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India accused of pitch-switching for CWC semi-final

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The Board of Control for Cricket in India (BCCI) are under fire after claims emerged they have switched out the pitch for their side’s semi-final against New Zealand – without the International Cricket Council’s (ICC) permission.

ICC event pitches come under the supervision of the governing body’s consultant, Essex-born Andy Atkinson, who is credited as having a “greater knowledge of cricket pitches around the world than anybody else on the planet.”

Atkinson comes to an agreement with the home cricket board as to which of the numbered pitches on the square are to be used in each game.

In a shocking revelation, Australian media are reporting that the agreement has been ignored on the eve of the tournament’s climax. The pitch scheduled to be used in the first semi-final in Mumbai has already been used twice, with the narrative it could assist India’s strong spin bowling lineup as they seek a fourth World Cup final appearance at their home tournament.

Wankehde Stadium plays host to the first semi-final and the pitch that was agreed to be used No 7 – a fresh and unused wicket so far this World Cup.

However, a WhatsApp message has been circulated to a group of more than 50 BBCI and ICC officials that confirms the first semi-final will be played on pitch No 6 – a pitch that has already staged two matches this tournament.

It is understood that Atkinson was informed of an unspecified issue with pitch No 7 – but that he did not share the sentiment.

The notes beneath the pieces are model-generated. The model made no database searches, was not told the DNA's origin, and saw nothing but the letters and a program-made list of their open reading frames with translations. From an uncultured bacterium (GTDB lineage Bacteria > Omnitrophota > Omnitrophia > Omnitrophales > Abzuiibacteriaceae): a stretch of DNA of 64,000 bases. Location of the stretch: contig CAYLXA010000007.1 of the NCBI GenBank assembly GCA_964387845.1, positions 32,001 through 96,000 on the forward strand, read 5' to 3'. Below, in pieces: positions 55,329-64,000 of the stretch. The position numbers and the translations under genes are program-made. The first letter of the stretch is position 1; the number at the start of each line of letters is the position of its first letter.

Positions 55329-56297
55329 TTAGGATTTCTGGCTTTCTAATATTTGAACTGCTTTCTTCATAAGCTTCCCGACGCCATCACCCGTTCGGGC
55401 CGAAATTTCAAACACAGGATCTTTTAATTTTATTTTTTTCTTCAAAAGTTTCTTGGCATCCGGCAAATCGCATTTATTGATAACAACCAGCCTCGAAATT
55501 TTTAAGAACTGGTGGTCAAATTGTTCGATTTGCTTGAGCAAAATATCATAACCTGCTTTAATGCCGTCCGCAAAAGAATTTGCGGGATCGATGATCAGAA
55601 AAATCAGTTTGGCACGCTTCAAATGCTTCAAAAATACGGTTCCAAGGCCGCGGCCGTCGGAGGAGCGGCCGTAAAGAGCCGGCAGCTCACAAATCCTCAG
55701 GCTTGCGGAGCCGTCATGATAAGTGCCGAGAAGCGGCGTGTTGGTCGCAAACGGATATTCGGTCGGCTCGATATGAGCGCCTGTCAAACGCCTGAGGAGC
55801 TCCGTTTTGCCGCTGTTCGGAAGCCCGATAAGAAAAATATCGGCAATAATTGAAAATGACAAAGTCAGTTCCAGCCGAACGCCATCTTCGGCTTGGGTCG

Concerns have arisen that the pitch to be used for the final in Ahmedabad may also be changed.

Aktinson is understood to have flown to Ahmedabad last week, prompted by frustration over a lack of answers around preparation for the final.

It has further been revealed while that the opening match of the World Cup between the Black Caps and England was played on the agreed surface, none of the next three matches followed the schedule – with Atkinson claiming an email that changes had been made “without proper notice or forewarning”.

The matter is complicated further still by the fact Atkinson was told by a senior ICC official that the round-robin match between India and Pakistan took place on the agreed pitch No 7, when it actually took place on No 5.

Atkinson also recommended a pitch for the final that has only been used once but has since learned that another pitch, that has had two matches played on it, will be used for the final – once again bringing spin bowling to the fore.

Australian media are reporting that when asked who had authorised the changes, the BCCI referred to the Gujarat Cricket Association, who in turn claimed they were acting under instructions from the BCCI with requests made directly from the Indian team management.

Atkinson’s email warns: “As a result of these actions, one must speculate if this will be the first ever ICC CWC [cricket World Cup] final to have a pitch which has been specifically chosen and prepared to their stipulation at the request of the team management and/or the hierarchy of the home nation board.

“Or will it be selected or prepared without favouritism for either of the sides competing in the match in the usual manner, and unquestionably because it is the usual pitch for the occasion?” he said further.

BCCI’s spokesperson said “The ICC independent pitch consultant works with the host and venues on their proposed pitch allocations and this process is ongoing throughout an event of this length and nature.”

Source: ODT

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